The mission of NVC is to develop skilled and knowledgeable entrepreneurial leaders who are prepared to confront the flux of the business world with creative solutions. This competition is conducive to that goal by empowering judges to provide teams with feedback after each phase of the competition.

Robert Warren, team adviser from the University of Manitoba, is convinced. “This is one competition we attend every year because of the quality of the competition’s structure and the judge’s feedback,” Warren said.

Paul Daily, a participant from Washington State University in 2006, recognizes the value of the NVC. “The feedback we received will enable us to vastly reduce the risk and time to market our venture. Every would-be business leader should compete at NVC.”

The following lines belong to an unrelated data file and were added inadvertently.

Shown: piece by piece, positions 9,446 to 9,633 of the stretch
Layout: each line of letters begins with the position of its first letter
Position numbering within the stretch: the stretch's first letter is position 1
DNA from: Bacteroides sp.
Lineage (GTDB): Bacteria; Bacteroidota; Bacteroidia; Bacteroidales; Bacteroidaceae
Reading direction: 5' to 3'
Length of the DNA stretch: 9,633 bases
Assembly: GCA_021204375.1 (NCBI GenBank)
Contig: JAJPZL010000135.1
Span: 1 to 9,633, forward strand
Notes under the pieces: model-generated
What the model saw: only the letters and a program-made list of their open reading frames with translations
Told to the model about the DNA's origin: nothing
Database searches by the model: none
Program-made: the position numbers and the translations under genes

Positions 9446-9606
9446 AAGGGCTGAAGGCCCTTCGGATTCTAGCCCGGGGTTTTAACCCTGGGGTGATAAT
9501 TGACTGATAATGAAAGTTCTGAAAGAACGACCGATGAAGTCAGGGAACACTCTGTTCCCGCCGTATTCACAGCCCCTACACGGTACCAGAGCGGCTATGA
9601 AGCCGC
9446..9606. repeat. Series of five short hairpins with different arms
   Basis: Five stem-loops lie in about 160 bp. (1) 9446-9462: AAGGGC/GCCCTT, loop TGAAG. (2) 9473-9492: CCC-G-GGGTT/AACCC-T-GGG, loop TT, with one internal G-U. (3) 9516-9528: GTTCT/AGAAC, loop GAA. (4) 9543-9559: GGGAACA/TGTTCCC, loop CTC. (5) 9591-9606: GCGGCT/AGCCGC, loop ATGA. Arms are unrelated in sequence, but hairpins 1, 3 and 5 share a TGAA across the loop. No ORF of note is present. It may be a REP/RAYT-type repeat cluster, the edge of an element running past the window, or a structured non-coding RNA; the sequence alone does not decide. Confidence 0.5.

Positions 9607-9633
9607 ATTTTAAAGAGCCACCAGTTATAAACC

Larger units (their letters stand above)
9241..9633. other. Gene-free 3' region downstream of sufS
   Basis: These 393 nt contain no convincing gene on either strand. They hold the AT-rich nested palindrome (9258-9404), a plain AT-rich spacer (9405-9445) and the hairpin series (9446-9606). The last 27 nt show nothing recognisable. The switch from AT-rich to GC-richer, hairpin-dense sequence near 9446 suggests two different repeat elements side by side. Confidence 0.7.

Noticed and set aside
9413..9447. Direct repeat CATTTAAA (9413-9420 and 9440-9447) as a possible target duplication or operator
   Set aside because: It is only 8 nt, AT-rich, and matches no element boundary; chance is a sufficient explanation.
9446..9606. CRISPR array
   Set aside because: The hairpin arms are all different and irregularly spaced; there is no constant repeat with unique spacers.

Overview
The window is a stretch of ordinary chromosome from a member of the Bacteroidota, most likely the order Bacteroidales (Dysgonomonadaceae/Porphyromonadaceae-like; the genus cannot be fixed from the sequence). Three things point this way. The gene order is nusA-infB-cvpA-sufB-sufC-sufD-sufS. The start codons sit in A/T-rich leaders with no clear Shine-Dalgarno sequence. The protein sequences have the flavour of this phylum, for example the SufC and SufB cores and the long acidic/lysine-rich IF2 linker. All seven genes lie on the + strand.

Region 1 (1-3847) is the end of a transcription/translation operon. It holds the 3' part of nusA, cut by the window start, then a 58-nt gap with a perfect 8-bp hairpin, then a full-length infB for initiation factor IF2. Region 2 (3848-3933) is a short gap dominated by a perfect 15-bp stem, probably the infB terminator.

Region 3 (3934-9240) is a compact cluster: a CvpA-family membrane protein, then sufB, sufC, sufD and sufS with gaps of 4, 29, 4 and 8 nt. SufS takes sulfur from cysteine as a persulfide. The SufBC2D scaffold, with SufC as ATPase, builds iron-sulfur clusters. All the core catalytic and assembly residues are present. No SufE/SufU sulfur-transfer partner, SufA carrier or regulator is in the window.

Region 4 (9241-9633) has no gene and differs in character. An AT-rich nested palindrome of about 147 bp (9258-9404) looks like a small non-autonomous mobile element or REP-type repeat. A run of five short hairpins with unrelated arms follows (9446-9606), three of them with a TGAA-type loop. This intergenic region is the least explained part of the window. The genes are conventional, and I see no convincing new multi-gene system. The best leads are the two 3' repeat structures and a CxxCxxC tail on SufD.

Jim Jindrick, a faculty advisor from the University of Arizona in 2006, was pleased with the experience. “NVC is so well-organized. The judges provide excellent feedback — they do a great job of looking at the entire plan not just the technology. NVC for us is the premier competition in the country.”

From former participants to judges and professors, people believe NVC is the premier business plan competition because the quality of judges and the value of their feedback are simply unmatched.

Value of Experience:

NVC is committed to providing an educational atmosphere where students grasp an understanding of the entrepreneurship process and establish ideas about detail orientation crucial to entrepreneurship’s creative side. Each phase of the competition, from its structure to its judges, is engineered to foster the future success of its participants. Previous participants, judges, and sponsors all agree: NVC will benefit your start-up venture — whether you take the grand prize or not.